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Easy Rider ushered in a new generation of filmmakers not born to follow

As is often the case with pop touchstones, the experience of watching Easy Rider from start to finish is very different from receiving the movie—as so many have—in pieces. In clip-packages meant to encapsulate what “the ’60s” were all about, Easy Rider is a distilled expression of counterculture cool, with a long-haired Peter Fonda and Dennis Hopper roaring through middle America on souped-up choppers, while Steppenwolf blares on the soundtrack. According to the legend, the film represents a victory for the hippies over the establishment squares still controlling the media in 1969. Its massive box office success sent studios scrambling to find any pot-smoking freak who could tap into the lucrative youth market—which quickly led to American cinema having its own belated “New Wave” in the early ’70s, over a decade after the French broke that ground. Easy Rider also boosted charismatic bit-player Jack Nicholson, who steals the picture during his roughly 20 minutes of screen time and then capitalized on his elevated profile to become one of the biggest movie stars in the world.


The Criterion Collection has released Easy Rider on DVD and Blu-ray before, as part of the essential America Lost And Found: The BBS Story box set. But there, the film was part of a larger narrative, sowing seeds for a movement that would blossom more fully in the unparalleled BBS masterpieces Five Easy Pieces and The Last Picture Show. The new stand-alone Criterion DVD and Blu-ray editions of Easy Rider don’t add any bonus features that weren’t already present in the box. It includes a 1995 Hopper/Fonda commentary track (with production designer Paul Lewis joining in), and a separate 2009 Hopper commentary, plus two fairly similar behind-the-scenes documentaries and a couple of stray interviews. But just the act of separating Easy Rider from the pack allows for a little more thoughtful consideration of the piece itself: as cinema, and not just as a landmark.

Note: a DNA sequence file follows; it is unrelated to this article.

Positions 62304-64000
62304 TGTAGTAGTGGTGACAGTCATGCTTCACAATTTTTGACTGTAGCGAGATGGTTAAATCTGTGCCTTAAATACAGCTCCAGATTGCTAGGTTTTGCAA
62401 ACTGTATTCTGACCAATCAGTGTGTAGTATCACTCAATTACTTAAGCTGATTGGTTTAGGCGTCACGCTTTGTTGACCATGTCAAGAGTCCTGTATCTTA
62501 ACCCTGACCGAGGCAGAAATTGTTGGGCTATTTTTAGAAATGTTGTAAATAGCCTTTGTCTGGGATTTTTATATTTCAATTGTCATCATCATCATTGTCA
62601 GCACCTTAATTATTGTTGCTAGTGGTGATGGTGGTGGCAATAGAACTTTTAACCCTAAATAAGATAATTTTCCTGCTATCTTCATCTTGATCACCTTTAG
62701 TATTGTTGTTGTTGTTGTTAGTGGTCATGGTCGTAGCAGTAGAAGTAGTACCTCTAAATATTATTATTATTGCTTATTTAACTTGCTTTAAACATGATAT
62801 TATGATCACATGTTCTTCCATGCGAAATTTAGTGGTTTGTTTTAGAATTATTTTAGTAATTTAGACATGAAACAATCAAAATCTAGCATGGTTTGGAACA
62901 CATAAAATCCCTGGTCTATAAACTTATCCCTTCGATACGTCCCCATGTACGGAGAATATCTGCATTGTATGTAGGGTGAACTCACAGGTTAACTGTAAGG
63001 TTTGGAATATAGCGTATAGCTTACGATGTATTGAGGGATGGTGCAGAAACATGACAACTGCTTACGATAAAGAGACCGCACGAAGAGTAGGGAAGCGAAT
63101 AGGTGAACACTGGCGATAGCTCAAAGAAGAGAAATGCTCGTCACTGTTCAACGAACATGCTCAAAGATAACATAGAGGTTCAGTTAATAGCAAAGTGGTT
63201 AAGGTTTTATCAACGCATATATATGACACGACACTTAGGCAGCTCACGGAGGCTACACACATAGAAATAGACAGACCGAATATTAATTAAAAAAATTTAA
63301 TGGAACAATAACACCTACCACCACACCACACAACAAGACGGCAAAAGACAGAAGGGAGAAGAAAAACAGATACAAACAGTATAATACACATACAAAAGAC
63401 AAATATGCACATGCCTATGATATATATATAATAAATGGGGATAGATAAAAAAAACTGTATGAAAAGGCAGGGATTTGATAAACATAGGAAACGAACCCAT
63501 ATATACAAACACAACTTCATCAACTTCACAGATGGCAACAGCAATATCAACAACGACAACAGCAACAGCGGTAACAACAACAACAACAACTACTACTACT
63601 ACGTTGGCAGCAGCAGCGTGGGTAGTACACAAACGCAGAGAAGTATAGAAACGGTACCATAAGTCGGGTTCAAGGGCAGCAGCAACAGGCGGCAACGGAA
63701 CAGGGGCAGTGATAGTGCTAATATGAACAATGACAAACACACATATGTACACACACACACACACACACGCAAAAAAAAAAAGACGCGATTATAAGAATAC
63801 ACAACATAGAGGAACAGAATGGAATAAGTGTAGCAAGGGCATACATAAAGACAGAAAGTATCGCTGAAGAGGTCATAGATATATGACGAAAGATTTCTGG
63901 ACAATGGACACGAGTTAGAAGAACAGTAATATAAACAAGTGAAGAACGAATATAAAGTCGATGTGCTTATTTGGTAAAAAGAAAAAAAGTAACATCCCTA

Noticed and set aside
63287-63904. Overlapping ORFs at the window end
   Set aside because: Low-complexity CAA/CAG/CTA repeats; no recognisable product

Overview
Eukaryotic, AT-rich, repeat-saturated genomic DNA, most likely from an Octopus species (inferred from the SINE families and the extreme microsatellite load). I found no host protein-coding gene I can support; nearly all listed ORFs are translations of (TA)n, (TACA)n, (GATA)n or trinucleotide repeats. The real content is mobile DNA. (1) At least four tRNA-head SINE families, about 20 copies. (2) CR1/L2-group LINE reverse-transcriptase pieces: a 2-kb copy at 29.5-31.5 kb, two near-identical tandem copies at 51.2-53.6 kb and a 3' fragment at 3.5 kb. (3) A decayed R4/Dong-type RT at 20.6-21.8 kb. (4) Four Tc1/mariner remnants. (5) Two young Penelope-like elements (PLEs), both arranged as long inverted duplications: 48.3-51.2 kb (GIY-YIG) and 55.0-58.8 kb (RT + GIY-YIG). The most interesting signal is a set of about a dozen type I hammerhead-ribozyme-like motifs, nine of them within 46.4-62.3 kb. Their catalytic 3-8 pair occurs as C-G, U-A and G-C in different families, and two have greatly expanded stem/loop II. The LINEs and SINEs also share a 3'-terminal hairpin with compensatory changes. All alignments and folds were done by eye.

In retrospect, it’s clearer that Hopper—as director, co-writer, and star—was grappling with what an American art film should be. Though it was released one month before the seminal fiction/documentary hybrid Medium Cool, Easy Rider frequently aspires to cinema verité, by dropping the characters into the middle of real-world situations, then catching what happens on the fly. The movie has Hopper and Fonda playing Billy and Wyatt, two fuzzy dreamers who make a fortune on a cocaine deal and then ride their bikes from Los Angeles to New Orleans, enjoying the open road on their way to the spectacle of Mardi Gras. Hopper and cinematographer László Kovács made it their mission to capture the natural beauty of the United States’ wide landscapes, alongside the ugly narrow-mindedness of some of its citizens. Scripted scenes alternate with long road-trip montages and real moments of culture clash.